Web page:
Turning Point 15: Seattle's Other Birthplace: From Hop Field to Boeing Field

  • By David Wilma and the HistoryLink.org Staff
  • Posted 9/21/2001
  • HistoryLink.org Essay 9291

The 15th essay in our Turning Points series for The Seattle Times explores Seattle's "other birthplace," the Collins settlement in present-day Georgetown. Luther Collins, Henry Van Asselt, Jacob and Samuel Mapel (sometimes spelled Maple) and their families filed the first Donation Lands claims in King County on September 16, 1851, nearly two months before the Denny Party assembled on Alki beach. Their initial interest was farming the fertile Duwamish Valley, but a distinctive community gradually developed based on beer, bars, brothels, and ultimately, Boeing. This essay was published on September 28, 2001.  It is by David Wilma and the HistoryLink Staff.  (It was corrected on October 24, 2011, to note that Julius Horton was Dexter Horton's brother, not his son).

Most historians place Seattle’s birth on Alki beach, where the Denny Party assembled on the damp morning of November 13, 1851 -- but they already had white neighbors who had arrived two months earlier to set up housekeeping on the banks of the Duwamish Valley.

Farmers Luther Collins, Henry Van Asselt, Jacob Maple, and possibly Jacob’s son Samuel, arrived by canoe from Nisqually on southern Puget Sound on September 14, 1851. Their aim was to take advantage of the new Oregon Donation Land Claims Act which allotted 320 acres of “free” land to individuals and twice as much to married couples. The current inhabitants of these land grants were not consulted, of course, but in the case of Chief Seattle and the Duwamish Tribe, there was no immediate objection to the sudden appearance of these early settlers in their midst.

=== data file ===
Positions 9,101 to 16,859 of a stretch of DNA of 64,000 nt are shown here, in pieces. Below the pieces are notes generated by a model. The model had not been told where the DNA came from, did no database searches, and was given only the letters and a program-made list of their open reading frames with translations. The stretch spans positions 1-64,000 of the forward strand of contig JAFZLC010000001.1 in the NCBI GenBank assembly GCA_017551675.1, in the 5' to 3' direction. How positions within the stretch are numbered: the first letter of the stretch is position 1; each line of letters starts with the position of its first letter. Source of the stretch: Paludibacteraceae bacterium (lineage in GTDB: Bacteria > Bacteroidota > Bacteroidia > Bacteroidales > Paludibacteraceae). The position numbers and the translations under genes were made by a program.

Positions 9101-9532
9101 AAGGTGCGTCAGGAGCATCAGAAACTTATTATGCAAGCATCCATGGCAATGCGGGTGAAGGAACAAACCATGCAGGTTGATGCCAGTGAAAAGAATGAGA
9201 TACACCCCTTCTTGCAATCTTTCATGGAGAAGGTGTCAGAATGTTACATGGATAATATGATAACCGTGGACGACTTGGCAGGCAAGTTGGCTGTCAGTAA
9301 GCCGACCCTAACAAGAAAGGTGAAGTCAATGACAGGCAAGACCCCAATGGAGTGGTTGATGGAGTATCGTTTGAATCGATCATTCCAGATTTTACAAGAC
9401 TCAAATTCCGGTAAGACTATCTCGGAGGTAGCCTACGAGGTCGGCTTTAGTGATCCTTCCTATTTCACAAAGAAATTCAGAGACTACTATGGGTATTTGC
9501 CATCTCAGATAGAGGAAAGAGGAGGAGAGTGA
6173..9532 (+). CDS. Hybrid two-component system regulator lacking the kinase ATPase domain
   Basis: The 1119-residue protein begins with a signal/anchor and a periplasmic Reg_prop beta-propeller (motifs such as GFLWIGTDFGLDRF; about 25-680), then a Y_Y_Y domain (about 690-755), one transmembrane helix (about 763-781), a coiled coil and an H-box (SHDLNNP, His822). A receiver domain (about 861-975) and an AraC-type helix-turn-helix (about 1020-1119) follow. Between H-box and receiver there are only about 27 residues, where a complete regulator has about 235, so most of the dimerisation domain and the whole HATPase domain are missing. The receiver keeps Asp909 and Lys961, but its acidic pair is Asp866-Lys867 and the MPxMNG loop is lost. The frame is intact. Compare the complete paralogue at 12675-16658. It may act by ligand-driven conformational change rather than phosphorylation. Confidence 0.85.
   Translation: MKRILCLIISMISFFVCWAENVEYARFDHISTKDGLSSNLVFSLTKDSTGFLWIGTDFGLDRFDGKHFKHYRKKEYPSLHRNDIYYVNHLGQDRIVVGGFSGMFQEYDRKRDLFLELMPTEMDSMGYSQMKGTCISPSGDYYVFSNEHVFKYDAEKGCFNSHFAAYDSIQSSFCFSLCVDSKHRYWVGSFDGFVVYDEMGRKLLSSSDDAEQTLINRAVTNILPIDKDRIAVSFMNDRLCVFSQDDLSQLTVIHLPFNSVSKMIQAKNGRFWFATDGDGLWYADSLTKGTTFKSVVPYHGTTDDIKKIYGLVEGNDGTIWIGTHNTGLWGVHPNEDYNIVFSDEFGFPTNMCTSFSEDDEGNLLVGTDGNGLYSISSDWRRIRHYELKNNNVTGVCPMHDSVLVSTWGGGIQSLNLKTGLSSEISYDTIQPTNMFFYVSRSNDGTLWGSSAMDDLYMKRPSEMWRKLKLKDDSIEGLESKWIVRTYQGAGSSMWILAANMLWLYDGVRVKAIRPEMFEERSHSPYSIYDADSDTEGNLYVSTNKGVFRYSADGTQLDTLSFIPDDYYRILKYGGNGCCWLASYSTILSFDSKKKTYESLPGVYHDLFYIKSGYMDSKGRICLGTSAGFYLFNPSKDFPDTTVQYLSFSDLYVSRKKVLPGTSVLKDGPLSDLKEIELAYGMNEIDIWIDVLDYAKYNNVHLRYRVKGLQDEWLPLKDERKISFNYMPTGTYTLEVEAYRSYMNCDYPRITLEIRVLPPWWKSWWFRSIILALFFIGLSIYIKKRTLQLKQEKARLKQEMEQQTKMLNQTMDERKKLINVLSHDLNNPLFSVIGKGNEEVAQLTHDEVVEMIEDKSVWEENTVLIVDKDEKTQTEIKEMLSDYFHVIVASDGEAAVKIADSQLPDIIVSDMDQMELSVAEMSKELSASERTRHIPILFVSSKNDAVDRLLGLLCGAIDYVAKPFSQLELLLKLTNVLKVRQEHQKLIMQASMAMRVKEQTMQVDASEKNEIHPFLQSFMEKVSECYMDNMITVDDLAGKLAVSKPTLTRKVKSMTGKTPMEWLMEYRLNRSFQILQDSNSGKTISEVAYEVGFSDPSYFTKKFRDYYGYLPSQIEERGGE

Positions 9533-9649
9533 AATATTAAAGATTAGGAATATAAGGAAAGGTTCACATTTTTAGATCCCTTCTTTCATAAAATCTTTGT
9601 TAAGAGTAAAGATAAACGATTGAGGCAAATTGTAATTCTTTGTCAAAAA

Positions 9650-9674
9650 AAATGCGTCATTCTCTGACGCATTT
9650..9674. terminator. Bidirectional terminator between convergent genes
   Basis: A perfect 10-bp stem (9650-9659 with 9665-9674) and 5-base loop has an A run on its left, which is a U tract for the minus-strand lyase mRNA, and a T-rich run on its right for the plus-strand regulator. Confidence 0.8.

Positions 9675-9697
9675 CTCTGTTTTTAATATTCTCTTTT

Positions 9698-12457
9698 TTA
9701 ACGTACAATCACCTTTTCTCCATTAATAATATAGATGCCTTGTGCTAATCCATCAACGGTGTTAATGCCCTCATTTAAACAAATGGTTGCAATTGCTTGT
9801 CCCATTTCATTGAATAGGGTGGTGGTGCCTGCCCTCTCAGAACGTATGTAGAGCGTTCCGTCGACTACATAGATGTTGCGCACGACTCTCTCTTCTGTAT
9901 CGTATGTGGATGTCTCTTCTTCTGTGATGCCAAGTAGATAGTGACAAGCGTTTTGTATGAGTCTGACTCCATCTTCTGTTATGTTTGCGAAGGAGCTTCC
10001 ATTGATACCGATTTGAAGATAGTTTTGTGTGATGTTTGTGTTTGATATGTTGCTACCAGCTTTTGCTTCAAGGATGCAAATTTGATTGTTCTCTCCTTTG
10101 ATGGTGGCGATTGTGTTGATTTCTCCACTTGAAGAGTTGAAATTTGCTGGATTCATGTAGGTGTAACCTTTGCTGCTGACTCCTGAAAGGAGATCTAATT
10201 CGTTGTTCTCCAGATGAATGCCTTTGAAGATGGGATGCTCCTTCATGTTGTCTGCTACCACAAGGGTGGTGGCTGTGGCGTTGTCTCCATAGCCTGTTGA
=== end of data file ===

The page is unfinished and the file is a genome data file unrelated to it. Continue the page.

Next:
Collins was not new to the region. He had been farming the Nisqually on the South Sound since 1847. Van Asselt and the Maples were fresh from the California gold fields. They used Collins’s farm as a base for their reconnaissance “down” Sound.

They found what they were looking for in the fertile Duwamish River valley. Approximately three miles upstream from its muddy delta, they staked out claims for themselves at what would later become Georgetown and Boeing Field. They returned to Nisqually and loaded their families and goods into scows and headed down the Sound.

Who Got Here First?

In the interim, on September 25, David Denny, John Low, and Lee Terry landed at Alki Point. They sent word back to Portland for the rest of their party to join them. On the evening of September 27, 1851, the Collins Party passed Alki and greeted the three scouts. The rest of the Denny Party arrived at Alki on November 13, 1851.

Other settlers had looked at the area before, but moved on. In 1845, the Michael Simmons party paddled through. They found Tumwater to be more to their liking. In 1850, Isaac Ebey and his Native American guides canoed up the Duwamish and the Black River into Lake Washington, but he picked a site (Ebey’s Landing) on Whidbey Island, where he was later beheaded by Indians from a northern tribe.

John Cornelius Holgate, age 21, also looked at the Duwamish in the summer of 1850. Some historians have credited him as our community’s first white settler, but he filed no claim. Holgate went to Oregon and perhaps back east in search of a wife before returning to stake a claim on Beacon Hill in 1853.

By then, most of the Denny Party and relocated from the “New York” settlement on Alki to eastern shore of Elliott Bay. Henry Yesler was turning out lumber at his sawmill and David “Doc” Maynard was salting salmon caught by local Indians for sale to passing ships. The Town of Seattle was already established as the seat of King County, and Luther Collins had been elected one its first Commissioners. Beyond this involvement, however, the two settlements pursued independent courses for the next 50 years.